Is Your Ventilation System Working?

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Is Your Ventilation System Working?

There’s no way to know whether your fans are working properly unless someone has measured the airflow rates

Posted on Apr 15 2016 by Martin Holladay
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What’s a “faith-based ventilation system”? It’s a ventilation system installed by a contractor who never verifies the air flow rates after the equipment is installed.

So, will this type of ventilation system work? It’s hard to say — because no one measured anything.

At last month’s BuildingEnergy 16 conference in Boston, two ventilation experts — Terry Brennan and David White — gave a presentation titled “Moving Beyond Faith-Based Ventilation.” Brennan and White explained why new homes need mechanical ventilation systems, and shared important design principles underlying these systems. They ended their presentation by providing advice on (and a demonstration of) different ways to measure airflow.

Terry Brennan is a building scientist and a member of the ASHRAE 62.2A standard for residential mechanical ventilation systems established by the American Society of Heating, Refrigerating, and Air-Conditioning Engineers. Among other requirements, the standard requires a home to have a mechanical ventilation system capable of ventilating at a rate of 1 cfm for every 100 square feet of occupiable space plus 7.5 cfm per occupant. committee (the committee responsible for the residential ventilation standard). David White is a principal at Right Environments, a New York architectural firm, and an assistant professor at Parsons.

You’re not getting the airflow you think you’re getting

Most builders have no idea whether the ventilation equipment they install is working properly. Many builders assume, for example, that a bathroom exhaust fan rated at 110 cfm is moving 110 cfm of air. It almost certainly isn’t, as anyone who bothers to measure their fans’ performance soon learns.

A few years ago, GBAGreenBuildingAdvisor.com blogger Allison Bailes recounted the tale of a builder who installed nine bathroom exhaust fans, each rated at 110 cfm. While the builder assumed that each of these fans would be able to move at least 50 cfm — less than half of their rated airflow — it turned out that only five of the nine of the fans achieved that fairly modest goal. (One fan barely limped over the finish line — it was tested at 51 cfm.)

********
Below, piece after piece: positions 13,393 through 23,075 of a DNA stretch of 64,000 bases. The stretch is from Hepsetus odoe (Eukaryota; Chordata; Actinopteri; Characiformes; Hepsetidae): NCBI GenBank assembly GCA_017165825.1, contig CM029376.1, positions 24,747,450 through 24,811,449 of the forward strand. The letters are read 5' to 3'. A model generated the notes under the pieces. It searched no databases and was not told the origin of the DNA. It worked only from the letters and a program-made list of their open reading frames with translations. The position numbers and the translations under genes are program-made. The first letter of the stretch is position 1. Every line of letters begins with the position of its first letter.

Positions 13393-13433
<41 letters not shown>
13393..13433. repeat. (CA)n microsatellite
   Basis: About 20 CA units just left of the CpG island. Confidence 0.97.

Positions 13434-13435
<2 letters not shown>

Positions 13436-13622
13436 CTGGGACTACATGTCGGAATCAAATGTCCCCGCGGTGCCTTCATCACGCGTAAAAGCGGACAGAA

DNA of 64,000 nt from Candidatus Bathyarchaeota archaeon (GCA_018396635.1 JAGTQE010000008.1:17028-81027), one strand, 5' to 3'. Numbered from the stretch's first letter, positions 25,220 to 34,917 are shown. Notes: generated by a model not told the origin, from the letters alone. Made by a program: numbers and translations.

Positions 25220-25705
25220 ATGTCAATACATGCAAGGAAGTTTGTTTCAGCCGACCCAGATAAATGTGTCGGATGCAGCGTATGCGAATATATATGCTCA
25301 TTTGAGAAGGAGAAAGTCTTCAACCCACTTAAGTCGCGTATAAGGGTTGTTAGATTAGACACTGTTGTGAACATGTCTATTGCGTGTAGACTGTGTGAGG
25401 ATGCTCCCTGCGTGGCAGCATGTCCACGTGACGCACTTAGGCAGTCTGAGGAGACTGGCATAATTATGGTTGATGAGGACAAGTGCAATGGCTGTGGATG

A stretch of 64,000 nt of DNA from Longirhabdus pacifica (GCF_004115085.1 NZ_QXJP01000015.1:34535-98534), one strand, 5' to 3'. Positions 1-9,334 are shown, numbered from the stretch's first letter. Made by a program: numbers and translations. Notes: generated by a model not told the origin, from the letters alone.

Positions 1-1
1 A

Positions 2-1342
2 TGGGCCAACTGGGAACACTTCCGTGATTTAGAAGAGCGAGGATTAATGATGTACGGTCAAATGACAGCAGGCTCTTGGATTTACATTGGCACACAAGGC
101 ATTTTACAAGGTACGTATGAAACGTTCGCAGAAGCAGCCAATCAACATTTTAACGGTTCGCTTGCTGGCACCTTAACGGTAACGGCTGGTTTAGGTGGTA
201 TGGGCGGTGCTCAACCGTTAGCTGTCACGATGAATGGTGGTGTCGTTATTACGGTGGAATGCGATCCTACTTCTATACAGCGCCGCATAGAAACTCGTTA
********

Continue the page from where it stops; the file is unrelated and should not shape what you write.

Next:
When tested, four of the nine fans — the ones moving between 30 and 46 cfm — were particularly pathetic.

What about a kitchen range hood fan rated at 400 cfm? At high speed, do you think it’s actually moving 400 cfm? Think again. According to Brennan, when you test an installed 400-cfm range hood fan, you’re likely to find that it’s actually moving between 150 and 300 cfm of air.

So why aren’t these fans moving as much air as builders assume? The answer is simple: because they are connected to ducts. If the ducts have a large diameter, no elbows, and are extremely short, they won’t introduce much static pressure to the system, so the fan airflow might be fairly close to the fan rating.

Oops! This exhaust duct decided to make a U-turn...

However, most ducts have elbows; many ducts are long; some are leaky; many are convoluted; and some have the wrong diameter. Under these conditions, the fans are fighting a lot of static pressure, and the resulting airflows are low.

You have to measure airflows

So what’s the moral of the story? If you care about ventilation performance, you have to measure the airflow of your ventilation equipment.

As Brennan puts it, “It’s good to test — to figure out what you really have and to see whether the system is working. If you want to get beyond faith-based ventilation, you have to measure stuff.”

In today's tight homes, a ventilation system isn't optional

In the 1970s, progressive builders — those interested in energy efficiency — learned about the importance of airtight construction. Inspired by these insights, they began to build very tight houses. Unfortunately, many of these builders didn’t yet realize that a tight home needs a mechanical ventilation system.

Brennan recalled, “We learned that if you build a tight building in a cold climate without a mechanical ventilation system, you get high RH and condensation problems. The first phone call is, ‘Our windows are all fogged up.’ The solution is to dilute the contaminant — in this case, the water vapor. That’s what we do with unavoidable contaminants: We dilute them.”

Brennan made a few general comments on residential ventilation. “A ventilation system is more than a fan; it’s a system,” he said. He also noted that common sense doesn’t always lead to the best ventilation rates: “We are more likely to ventilate for odors that are harmless than we are to ventilate for contaminants that are dangerous but don’t smell.”